What follows is a short story from Rosemary’s past. After talking with her, I have taken our discussion and turned it into a series of small stories highlighting the incredible life that she has led. Direct quotes from our discussion are highlighted in quotation marks. All else is a retelling written by yours truly.

The first real move, the first real time you uproot your life, is never easy. Taking your memories and your belongings and sending them to a whole new country, a strange new world with a different language and customs. It doesn’t matter if it’s only a few hours flight away or halfway across the world.

No, the first real move was never easy. And to add to all the new of this first move to Sicily, Rosemary had another new that she had to come to grips with.

She was pregnant.

It was her first pregnancy and she had no idea what to do.

The trouble was that Rosemary was in her early twenties and – in her own words – immature. She was like many of us at that age. She lived in the moment, not really worrying about what came next and what the next challenge would be. She just sort of moved through life.

Talk about a trial by fire. There was an English-speaking doctor in Palermo and the plan was to go there for the baby to be delivered. But plans don’t always work out, especially when your baby arrives two weeks early. So when the time came, neither Bill nor Rosemary knew what to do. Bill went to talk to the landlord to see if they could help and the landlord promptly summoned the local midwife.

“This was about 4 in the morning. They [the landlords] were such nice people. They were like grandparents to us and I’m sure we were grandkids to them. Clueless. Not all grandkids are clueless but we were. He called the midwife and she came. She didn’t speak a word of English and she was huge and she was dressed all in black and she said ‘well, it’s going to be here by nine in the morning’.”

At the time it was believed that home births were the natural thing and Rosemary remembers reading a book – she forgot the name – about why it is so important. But as she reflects on that day she realises how lucky she was, how God was with her and protecting her. Everything went smoothly. But if there were any hiccups, any complications, things would have changed very quickly. Years later, the general understanding would change and she would be required to go to hospital to give birth.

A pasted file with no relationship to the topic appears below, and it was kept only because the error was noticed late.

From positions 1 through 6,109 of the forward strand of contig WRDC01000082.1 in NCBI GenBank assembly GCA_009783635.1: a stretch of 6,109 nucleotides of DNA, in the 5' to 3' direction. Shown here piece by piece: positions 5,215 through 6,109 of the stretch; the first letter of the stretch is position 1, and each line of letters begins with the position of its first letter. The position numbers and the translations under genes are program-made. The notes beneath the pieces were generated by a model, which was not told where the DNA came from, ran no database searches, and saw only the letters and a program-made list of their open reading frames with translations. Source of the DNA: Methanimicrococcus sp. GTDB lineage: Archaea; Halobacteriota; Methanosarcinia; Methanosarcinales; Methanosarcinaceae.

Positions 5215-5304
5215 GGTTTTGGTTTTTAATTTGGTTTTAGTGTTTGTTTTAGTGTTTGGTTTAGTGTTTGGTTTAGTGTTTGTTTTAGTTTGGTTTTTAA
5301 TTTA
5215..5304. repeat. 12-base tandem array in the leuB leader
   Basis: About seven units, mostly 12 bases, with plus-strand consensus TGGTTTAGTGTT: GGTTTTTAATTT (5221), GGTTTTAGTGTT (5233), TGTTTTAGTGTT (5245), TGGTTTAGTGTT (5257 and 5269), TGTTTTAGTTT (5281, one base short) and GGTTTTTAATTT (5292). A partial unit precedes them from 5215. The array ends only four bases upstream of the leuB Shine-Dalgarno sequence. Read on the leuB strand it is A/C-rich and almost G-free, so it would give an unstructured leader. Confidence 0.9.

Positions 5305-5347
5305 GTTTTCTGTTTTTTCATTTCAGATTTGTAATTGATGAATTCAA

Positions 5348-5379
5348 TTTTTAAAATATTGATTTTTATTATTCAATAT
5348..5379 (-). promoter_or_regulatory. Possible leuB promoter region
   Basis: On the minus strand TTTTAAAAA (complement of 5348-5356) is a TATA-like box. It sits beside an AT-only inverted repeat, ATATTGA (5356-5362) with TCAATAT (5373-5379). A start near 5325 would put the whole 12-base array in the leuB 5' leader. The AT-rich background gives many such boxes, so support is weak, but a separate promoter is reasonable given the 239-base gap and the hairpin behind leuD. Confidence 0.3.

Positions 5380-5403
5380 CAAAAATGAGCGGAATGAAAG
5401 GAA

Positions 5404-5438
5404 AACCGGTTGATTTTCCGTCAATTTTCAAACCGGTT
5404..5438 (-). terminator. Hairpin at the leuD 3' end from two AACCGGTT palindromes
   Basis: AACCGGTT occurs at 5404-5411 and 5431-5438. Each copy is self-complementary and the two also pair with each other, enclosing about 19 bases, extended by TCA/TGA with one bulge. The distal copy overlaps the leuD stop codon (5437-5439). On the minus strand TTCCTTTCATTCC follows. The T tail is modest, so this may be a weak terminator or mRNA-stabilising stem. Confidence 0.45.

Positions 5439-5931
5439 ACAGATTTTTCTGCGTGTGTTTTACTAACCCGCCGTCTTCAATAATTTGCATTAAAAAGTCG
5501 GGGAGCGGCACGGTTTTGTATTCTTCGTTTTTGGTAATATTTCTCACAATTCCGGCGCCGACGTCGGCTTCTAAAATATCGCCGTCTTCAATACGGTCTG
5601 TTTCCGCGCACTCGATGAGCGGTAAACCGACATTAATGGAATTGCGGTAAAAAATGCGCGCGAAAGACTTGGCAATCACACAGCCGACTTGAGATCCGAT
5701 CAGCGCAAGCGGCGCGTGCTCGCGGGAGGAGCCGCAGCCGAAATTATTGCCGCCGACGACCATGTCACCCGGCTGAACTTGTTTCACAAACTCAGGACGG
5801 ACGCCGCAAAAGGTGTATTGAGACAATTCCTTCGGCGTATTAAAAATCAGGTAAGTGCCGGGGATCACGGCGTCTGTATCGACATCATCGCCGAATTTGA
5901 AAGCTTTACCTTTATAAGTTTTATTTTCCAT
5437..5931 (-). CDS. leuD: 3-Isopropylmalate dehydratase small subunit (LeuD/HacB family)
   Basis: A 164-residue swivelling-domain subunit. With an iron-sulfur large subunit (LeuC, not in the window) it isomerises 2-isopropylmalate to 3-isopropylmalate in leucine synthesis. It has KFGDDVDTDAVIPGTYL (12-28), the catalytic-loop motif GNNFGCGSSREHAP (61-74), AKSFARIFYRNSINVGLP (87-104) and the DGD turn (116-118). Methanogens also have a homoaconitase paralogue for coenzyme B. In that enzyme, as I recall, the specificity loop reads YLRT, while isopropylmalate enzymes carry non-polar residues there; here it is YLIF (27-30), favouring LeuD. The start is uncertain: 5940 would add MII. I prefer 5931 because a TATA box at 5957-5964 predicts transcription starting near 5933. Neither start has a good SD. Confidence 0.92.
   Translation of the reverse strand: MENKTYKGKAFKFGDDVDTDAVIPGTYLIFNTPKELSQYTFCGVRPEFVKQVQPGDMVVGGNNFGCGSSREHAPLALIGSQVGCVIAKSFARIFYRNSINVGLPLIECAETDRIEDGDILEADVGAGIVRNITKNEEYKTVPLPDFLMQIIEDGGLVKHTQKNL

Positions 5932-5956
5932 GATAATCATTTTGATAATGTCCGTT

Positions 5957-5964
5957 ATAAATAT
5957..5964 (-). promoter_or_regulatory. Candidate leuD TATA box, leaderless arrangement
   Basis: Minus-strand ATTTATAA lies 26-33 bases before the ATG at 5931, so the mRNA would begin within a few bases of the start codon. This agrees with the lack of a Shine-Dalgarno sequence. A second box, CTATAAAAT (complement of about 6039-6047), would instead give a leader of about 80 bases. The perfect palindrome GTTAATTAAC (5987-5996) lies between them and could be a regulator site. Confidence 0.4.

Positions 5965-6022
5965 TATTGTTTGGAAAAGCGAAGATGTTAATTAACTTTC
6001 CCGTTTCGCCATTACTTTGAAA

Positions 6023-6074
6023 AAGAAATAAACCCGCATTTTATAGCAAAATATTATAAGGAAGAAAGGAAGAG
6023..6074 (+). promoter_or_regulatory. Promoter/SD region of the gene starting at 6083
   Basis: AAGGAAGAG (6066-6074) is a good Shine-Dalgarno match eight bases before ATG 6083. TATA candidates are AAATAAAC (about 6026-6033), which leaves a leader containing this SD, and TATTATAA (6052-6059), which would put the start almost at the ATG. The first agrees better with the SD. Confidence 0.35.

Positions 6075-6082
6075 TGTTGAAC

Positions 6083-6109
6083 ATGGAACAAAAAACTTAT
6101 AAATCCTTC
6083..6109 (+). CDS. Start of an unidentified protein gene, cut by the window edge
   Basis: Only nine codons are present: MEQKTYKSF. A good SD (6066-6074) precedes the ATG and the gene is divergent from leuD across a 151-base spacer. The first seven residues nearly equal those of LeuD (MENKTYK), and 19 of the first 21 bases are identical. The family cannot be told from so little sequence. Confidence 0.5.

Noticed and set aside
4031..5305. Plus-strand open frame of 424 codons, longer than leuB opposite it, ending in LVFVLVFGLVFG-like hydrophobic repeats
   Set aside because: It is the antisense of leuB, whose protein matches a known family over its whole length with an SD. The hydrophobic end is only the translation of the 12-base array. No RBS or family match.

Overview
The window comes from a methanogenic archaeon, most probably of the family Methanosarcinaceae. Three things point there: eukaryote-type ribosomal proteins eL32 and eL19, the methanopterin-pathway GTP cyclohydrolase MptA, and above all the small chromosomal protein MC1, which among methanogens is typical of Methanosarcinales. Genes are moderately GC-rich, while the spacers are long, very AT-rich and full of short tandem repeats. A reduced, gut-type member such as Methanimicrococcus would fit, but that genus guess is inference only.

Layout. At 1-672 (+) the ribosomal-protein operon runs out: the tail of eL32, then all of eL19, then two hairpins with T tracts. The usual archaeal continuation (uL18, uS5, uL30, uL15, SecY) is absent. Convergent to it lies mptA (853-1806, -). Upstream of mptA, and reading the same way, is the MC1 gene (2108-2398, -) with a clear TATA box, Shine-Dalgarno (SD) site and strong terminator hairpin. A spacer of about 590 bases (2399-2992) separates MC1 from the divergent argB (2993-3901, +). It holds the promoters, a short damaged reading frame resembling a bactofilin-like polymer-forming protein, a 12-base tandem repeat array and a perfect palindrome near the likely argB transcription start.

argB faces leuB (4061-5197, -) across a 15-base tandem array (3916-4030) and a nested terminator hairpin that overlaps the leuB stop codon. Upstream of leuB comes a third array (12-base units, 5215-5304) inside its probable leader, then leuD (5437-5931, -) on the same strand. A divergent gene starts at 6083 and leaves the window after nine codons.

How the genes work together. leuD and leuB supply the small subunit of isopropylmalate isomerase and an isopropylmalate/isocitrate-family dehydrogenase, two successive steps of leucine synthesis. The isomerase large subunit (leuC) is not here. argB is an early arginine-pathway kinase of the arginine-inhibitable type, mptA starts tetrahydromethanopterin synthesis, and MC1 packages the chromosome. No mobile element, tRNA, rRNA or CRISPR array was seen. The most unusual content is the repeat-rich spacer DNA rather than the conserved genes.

So with no family – and only Bill who spoke any real English – Rosemary gave birth in her tiny little apartment in Sicily. It was a boy, her first child, and she had no idea what to do. She was told she had to stay in bed for twelve days and so she did. A local girl that they knew was hired as a carer for Rosemary, to help her around the house while she raised her new-born.

A month later she was on a plane back to the UK. Their time in Sicily had come to an end and Rosemary, who wasn’t well – she had lost a lot of weight after spending twelve days in bed and had contracted Colitis–, was looking forward to coming back to the family and the help that she desperately needed.

It was a challenging time for Rosemary. As she talked to me about her experience she told me how much things had changed, how back in the day there was much that you weren’t taught growing up and that you couldn’t learn by just looking it up on your phone. You were taught by your parents when the time came.

“Well that’s alright in some ways but when you’re not with your parents when you grow up you still don’t know anything. So it was a steep learning curve, but one I badly needed.”

Life from here on out would be a series of steep learning curves. While never fun, they would be experiences that she would face and adapt to as the time came.

Rosemary is now a great-grandmother with children and grandchildren – and great-grandchildren – spread around the world.

Stay tuned for more stories from the life of Rosemary. Please note: these stories will not necessarily hold any chronological grounding. They are designed as snippets of understanding into the life of Rosemary and while some will hold chronology, others may not.

Photo Credits: The photo in the logo was provided by Tommi Selander on Unsplash. It is an image of rural farmland in Sicily. If you would like to see more work by this photographer, please click here.